Aug 27, 2020 • 28M

How to not go broke in retirement

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Journalist and author Mark Miller on getting retirement right - featuring downloadable guides and podcast interviews with nationally-recognized experts.

Not going broke in retirement - that sounds like a good plan to me! So this week on the podcast, we’ll hear from the author of a new book outlining the instructions for meeting that goal.

Steve Vernon is an actuary by background, and he worked for years as a consultant to large corporate retirement plans before starting his own consumer retirement education firm. He is the author of six books on retirement planning, and also spends part of his time doing research at the Stanford Center on Longevity.

Steve’s latest book is Don’t Go Broke in Retirement - A Simple Plan to Build Lifetime Retirement Income.

Steve writes that there are five essential decisions to make about your retirement plan:

  • When to retire

  • Whether to work part time after you do retire

  • When to start your Social Security benefits

  • How to deploy your savings in retirement

  • How to protect retirement income from a financial crisis.

These decisions are essential now, as we move through the severe recession induced by the pandemic, and I quizzed Steve about how to think about these five guideposts during the current emergency.

Listen to the podcast by clicking the player icon above. The podcast also can be found on Apple Podcasts, Spotify and Stitcher.

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Sign up now for the free or subscriber edition of the newsletter, and I’ll email a copy of my latest retirement guide to you. This one looks at dealing with the Social Security Administration during the COVID19 crisis.

Customer service at the Social Security Administration has changed during the coronavirus crisis - the agency closed its network of more than 1,200 field offices to the public in March.

Just a reminder- subscribers, have access to the entire series of guides at any time. Click on the little green button to subscribe, or go here to learn more.

Does Social Security still rely on the postal service?

Top Democrats have been warning that the problems afflicting the United States Postal Service pose will hurt seniors who rely on letter carriers for Social Security checks, medications and other critical mail. There is some evidence already of problems with prescription drug deliveries - but how about Social Security? Should beneficiaries be concerned about a slowdown in mail service?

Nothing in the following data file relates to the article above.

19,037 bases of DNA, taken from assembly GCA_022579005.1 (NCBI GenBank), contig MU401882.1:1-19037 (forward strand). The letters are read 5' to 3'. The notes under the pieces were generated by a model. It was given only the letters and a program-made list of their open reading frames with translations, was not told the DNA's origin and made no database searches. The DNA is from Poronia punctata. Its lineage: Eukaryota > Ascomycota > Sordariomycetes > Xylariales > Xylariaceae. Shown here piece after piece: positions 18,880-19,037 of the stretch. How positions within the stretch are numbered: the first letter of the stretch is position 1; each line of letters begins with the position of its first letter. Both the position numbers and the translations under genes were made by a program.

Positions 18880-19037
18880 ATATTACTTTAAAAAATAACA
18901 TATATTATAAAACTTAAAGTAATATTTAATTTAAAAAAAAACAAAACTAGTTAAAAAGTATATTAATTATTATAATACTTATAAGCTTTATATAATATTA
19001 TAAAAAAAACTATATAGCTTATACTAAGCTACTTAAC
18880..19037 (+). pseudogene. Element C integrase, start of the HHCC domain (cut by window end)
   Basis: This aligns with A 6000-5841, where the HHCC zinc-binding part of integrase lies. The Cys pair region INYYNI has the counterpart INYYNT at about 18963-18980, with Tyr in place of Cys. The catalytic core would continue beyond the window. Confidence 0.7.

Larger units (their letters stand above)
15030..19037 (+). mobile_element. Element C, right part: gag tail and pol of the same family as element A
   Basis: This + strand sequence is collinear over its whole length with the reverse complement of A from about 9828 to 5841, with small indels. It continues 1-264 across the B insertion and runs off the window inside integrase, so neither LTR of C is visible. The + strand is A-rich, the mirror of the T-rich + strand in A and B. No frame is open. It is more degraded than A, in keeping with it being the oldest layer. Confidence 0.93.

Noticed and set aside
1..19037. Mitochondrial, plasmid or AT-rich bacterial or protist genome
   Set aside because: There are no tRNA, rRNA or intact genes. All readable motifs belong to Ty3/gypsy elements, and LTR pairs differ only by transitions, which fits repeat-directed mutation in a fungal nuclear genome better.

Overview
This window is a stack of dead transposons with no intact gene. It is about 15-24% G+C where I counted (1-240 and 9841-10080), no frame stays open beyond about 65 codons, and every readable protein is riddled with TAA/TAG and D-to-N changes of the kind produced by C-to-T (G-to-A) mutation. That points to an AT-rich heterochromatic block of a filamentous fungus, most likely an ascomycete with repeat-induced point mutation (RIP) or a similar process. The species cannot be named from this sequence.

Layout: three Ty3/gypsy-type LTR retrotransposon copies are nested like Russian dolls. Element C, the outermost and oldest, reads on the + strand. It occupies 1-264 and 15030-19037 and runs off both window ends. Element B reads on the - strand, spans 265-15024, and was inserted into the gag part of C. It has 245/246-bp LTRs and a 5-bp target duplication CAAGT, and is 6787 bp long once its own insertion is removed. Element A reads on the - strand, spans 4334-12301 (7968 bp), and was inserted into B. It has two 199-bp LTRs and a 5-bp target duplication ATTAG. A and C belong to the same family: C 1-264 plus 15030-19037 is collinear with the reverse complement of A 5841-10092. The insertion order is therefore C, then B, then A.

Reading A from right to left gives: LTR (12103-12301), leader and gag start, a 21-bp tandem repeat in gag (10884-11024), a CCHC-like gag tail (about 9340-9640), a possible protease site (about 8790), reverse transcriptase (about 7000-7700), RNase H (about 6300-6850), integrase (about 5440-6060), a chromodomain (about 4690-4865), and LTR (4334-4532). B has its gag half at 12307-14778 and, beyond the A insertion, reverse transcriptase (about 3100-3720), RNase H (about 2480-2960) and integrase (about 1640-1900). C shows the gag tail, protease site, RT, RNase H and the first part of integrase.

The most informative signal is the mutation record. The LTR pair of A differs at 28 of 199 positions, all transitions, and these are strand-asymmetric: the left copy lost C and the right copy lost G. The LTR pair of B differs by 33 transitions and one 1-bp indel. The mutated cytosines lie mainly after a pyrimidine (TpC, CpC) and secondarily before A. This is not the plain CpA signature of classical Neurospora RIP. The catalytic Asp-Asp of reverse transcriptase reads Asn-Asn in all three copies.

I took a dive into this for my latest New York Times Retiring column, because my recollection was that most Social Security benefits are delivered electronically these days. Sure enough - 99 percent of all benefits these days are delivered via direct deposit to a checking or savings account, or to a government-sponsored debit card. The Social Security Administration has required electronic delivery since 2013, although some exceptions are made.

But in a system as massive as Social Security, one percent translates to a significant number of people still receiving paper checks - 850,000.

Just as important, Social Security sends and receives millions of pieces of mail every year, including notifications, requests for information, Medicare enrollment forms and replacement Social Security cards. More isolated, rural parts of the country are particularly vulnerable to problems within the postal system. And the shutdown since March of Social Security’s national network of field offices because of the pandemic means that more business is being transacted through the Postal Service that normally would be handled through in-person visits.

Learn more in my Retiring column.

Another chat about the pandemic and retirement timing

Before the coronavirus pandemic, at least one retirement trend was headed in the right direction: More workers were staying on the job longer, and that was good news for retirement security.

But COVID-19 has stopped that trend in its tracks. An accumulating body of data reflects an acceleration of early retirement as jobless older workers give up on the labor market due to the unique health barriers posed by the coronavirus. This trend will be bad news for the retirement prospects of millions of Americans.

I joined career coach Marc Miller (yes, he uses an incorrect spelling for his name) on his podcast this week to discuss implications of the pandemic for careers and retirement timing. You can catch our conversation here. Or, read my latest Morningstar column, here.

Recommended reading this week

The U.S. Department of Labor’s social investing rule is likely to advance despite massive opposition . . . And DoL will hold a hearing on its new fiduciary rule after all . . . Millions of unemployed older workers are struggling to keep their health coverage . . .More than 40 percent of COVID19 deaths are linked to nursing homes . . .Trump sends fast, cheap COVID19 test to nursing homes, but there’s a catch . . .Is it time to abolish nursing homes?